However, there is another type of violence that we are not trained to see, or more accurately, trained not to see. Structural violence is when the injury comes from the very way a social system is designed, when the economic and political systems that are set up and operate for the benefit of a privileged group or groups makes it difficult for individuals who are not in those privileged groups to meet their basic needs for food, clothing, shelter, and health care. When poor people starve in a rich country, when they are homeless is a land that has more houses than families, when their children die of easily preventable and curable diseases because they have limited access to health care, they are the victims of violence more pervasive and more damaging than any individual act could be. And, while there is recourse available for migrants when they are victims of individual crime, there is none for the structural violence they experience.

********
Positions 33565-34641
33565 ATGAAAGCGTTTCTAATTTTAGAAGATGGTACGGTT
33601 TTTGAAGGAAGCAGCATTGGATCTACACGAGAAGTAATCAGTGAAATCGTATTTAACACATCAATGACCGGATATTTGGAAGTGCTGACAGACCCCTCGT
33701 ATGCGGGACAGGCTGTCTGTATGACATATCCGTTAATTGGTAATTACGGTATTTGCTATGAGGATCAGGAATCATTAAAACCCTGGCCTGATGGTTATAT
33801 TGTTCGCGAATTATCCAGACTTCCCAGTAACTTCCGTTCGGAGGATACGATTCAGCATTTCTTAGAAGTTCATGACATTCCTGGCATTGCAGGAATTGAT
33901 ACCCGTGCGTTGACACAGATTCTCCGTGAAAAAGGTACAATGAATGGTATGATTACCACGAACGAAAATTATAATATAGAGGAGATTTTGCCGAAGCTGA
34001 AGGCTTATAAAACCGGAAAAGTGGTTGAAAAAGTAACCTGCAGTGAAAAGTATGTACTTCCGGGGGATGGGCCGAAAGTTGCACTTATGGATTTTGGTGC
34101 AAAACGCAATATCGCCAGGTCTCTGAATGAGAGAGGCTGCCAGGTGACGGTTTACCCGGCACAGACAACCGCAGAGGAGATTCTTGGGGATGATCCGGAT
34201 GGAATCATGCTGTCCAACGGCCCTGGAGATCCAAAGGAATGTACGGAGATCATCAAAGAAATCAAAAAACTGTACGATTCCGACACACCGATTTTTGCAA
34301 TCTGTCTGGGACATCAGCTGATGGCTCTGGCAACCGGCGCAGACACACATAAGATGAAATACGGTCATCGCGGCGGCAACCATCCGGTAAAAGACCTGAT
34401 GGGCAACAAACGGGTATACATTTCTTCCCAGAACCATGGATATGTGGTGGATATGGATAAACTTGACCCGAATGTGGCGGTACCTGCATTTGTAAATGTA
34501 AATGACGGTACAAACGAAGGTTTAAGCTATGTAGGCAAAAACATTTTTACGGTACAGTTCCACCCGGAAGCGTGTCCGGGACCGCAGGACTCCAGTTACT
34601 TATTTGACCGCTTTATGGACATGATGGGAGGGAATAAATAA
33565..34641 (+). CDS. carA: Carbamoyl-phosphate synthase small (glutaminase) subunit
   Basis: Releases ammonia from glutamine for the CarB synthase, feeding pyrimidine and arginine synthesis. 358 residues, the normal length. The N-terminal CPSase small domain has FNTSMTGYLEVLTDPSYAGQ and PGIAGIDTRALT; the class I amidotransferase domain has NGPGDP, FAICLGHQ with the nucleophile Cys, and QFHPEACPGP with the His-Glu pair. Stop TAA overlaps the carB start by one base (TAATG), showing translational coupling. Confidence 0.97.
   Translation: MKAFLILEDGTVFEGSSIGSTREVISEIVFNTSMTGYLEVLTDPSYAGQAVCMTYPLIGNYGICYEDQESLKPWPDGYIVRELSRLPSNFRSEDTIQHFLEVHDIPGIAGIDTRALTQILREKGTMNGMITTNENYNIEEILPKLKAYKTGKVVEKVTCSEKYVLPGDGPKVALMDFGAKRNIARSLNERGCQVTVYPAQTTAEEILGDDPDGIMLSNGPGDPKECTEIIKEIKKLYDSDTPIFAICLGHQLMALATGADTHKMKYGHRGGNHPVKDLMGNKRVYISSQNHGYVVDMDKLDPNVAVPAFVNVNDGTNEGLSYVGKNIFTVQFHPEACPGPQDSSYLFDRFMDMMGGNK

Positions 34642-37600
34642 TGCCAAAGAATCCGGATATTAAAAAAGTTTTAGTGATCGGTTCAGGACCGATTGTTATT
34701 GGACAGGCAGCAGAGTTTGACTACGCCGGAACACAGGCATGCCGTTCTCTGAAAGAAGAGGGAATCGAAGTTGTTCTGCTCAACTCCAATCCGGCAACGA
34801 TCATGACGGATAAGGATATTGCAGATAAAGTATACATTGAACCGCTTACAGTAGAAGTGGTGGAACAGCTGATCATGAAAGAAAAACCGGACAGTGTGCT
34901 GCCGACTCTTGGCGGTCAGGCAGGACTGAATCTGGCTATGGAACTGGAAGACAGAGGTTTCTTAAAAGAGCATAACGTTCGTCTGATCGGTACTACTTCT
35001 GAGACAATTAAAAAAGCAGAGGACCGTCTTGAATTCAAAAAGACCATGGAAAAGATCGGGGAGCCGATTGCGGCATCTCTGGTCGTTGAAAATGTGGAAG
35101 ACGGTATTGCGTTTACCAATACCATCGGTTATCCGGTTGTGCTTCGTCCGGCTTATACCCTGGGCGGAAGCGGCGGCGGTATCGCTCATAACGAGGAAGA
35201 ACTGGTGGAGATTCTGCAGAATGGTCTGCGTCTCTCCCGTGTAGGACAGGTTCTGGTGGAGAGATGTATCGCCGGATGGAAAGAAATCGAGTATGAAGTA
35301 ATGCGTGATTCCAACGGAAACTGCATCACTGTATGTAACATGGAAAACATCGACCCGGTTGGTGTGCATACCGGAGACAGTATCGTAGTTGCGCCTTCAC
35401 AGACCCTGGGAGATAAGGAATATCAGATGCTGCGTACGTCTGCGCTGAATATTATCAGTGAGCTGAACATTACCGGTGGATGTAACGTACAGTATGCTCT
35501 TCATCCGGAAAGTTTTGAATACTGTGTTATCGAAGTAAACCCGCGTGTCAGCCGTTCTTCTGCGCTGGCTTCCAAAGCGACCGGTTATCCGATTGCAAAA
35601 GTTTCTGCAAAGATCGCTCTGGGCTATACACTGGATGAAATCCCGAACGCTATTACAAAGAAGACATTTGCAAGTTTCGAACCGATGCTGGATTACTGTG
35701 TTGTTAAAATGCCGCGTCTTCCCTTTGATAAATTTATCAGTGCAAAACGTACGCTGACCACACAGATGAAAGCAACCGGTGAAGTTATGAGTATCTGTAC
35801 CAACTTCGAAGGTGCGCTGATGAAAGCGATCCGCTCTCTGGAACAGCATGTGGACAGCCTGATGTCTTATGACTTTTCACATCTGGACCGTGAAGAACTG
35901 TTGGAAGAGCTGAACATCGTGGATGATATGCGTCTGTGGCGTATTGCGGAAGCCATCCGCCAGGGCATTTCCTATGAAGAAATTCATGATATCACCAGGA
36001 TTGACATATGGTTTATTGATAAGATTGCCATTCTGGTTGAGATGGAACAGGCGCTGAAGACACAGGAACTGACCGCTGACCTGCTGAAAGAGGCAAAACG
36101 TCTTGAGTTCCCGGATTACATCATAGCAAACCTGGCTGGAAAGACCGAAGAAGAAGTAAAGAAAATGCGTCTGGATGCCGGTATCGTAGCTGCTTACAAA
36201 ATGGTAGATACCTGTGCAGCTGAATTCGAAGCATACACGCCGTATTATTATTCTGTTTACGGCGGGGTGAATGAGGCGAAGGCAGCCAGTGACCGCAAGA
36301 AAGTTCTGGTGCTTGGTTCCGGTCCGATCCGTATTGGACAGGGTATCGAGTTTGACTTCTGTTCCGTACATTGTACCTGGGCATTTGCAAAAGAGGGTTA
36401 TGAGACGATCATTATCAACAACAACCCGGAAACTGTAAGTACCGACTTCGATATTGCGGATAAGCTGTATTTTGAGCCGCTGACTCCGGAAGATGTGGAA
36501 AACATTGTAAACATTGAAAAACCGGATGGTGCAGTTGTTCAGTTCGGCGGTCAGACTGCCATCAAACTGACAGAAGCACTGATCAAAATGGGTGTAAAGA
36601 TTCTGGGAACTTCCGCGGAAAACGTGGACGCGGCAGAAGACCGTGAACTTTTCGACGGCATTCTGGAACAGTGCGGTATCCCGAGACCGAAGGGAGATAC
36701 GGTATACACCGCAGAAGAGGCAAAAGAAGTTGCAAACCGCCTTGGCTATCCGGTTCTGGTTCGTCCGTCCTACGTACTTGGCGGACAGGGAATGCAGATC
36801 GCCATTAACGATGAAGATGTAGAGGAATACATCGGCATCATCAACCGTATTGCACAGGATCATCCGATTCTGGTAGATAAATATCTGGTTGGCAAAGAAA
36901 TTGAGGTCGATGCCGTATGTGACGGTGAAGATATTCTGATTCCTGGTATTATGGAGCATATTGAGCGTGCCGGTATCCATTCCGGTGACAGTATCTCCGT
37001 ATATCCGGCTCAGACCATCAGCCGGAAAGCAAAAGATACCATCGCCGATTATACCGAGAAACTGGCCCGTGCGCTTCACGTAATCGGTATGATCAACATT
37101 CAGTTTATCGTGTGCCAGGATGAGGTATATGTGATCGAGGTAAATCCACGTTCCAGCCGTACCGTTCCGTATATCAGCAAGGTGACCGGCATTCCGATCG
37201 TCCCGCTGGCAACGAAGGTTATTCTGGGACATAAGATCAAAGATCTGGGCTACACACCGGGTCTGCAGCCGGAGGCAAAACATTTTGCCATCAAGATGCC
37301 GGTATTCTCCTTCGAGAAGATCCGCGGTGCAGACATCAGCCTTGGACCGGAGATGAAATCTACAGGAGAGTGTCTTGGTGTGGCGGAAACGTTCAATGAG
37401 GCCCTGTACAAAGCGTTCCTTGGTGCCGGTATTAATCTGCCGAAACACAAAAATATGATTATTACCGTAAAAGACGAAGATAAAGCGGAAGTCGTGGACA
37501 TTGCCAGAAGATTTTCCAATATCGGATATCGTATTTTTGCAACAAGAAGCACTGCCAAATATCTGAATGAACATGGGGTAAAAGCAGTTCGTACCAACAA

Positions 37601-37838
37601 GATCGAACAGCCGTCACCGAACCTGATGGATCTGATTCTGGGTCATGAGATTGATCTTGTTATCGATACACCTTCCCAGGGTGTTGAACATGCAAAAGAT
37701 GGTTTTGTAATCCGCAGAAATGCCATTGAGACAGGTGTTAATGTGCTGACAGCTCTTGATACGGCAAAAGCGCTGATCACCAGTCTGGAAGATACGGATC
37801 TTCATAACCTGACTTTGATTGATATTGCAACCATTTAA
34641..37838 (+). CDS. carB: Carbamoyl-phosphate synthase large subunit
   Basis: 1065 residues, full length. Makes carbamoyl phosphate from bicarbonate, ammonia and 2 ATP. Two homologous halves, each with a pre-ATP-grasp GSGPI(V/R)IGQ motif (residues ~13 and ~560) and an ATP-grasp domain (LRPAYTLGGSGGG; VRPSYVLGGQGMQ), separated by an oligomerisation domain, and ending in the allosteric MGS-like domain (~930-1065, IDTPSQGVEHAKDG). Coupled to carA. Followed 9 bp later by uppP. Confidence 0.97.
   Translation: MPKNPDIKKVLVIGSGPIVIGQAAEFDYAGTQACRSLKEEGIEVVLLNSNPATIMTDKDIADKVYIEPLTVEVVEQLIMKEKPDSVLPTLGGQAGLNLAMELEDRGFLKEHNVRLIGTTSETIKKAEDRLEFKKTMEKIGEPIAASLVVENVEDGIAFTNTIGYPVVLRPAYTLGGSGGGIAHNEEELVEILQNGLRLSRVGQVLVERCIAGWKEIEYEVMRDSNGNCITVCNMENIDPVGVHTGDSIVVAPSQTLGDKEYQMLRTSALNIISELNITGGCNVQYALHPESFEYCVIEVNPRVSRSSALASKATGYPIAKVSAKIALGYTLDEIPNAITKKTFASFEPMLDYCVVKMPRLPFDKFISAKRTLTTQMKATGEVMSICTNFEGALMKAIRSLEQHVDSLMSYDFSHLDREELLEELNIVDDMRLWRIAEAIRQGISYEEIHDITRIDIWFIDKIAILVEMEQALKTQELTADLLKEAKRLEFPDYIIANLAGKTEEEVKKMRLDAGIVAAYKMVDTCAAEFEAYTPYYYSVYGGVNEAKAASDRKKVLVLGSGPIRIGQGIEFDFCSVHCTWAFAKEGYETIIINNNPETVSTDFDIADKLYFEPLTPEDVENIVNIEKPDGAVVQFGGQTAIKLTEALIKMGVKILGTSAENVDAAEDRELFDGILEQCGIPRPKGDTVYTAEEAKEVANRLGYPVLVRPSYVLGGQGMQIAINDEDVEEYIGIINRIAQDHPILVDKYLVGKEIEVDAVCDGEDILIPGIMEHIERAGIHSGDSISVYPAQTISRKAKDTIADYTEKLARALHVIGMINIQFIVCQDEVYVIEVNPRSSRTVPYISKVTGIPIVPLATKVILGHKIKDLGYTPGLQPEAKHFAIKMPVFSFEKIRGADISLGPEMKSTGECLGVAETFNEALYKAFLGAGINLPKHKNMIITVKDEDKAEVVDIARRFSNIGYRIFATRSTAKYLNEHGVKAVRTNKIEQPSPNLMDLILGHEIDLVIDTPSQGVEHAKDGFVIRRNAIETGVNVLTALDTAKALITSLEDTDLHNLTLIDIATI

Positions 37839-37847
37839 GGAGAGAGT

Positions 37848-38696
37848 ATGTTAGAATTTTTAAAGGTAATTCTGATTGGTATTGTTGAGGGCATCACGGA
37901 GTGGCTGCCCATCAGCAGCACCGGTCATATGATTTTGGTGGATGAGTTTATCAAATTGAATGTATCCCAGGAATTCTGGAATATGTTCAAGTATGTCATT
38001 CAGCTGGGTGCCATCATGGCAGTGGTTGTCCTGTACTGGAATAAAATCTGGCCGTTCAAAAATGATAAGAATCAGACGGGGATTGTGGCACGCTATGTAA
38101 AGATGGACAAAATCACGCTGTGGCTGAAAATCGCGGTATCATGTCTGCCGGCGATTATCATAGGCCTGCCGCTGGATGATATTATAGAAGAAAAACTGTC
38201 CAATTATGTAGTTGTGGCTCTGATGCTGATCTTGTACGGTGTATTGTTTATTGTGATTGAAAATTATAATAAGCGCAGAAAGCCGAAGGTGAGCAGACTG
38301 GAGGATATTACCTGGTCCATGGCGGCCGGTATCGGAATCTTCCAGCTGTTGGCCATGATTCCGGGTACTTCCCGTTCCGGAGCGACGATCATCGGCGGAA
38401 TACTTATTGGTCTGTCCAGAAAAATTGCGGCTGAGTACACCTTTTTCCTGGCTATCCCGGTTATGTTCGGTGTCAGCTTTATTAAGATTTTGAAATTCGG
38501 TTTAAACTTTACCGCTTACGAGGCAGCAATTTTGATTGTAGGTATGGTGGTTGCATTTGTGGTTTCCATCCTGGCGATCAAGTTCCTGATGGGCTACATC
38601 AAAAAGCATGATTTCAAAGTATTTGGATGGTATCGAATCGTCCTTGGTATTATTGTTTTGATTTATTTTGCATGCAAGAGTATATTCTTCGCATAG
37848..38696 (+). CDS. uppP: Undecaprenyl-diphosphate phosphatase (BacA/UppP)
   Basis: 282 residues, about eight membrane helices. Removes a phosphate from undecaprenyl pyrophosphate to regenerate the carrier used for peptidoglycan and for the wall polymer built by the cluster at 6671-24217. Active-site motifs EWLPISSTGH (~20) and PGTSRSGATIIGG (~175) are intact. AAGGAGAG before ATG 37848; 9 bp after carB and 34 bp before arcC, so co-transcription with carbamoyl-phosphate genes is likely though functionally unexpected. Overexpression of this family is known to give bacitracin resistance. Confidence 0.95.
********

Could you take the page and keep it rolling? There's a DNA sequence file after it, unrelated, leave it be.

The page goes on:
After working a while at Casa Juan Diego, you start to understand violence in this way, as a heavy weight upon a group of people, a burden that cannot be overcome individually, no matter how hard they are willing to work. And the longer the person is exposed to such a system, the greater the damage.

This is perhaps most obvious in the health of our guests and of the other poor people living in the neighborhoods we serve. I can almost guess how long an undocumented worker has been in this country by how sick they are, by how much older they look than their date of birth would indicate. They work unsafe jobs, no health insurance of course, typically paid a less than minimum wage, under the table. Those who are not paid under the table pay into social security, but they are not eligible for benefits. When they get sick or injured on the job, their “employers” deny all knowledge of them. Their whole lives are lived upon a foundation of fear. Fear of exploitation, of the legal system, of the fragility of everyone they love creates a corrosive toxin for which the body often responds by getting sicker.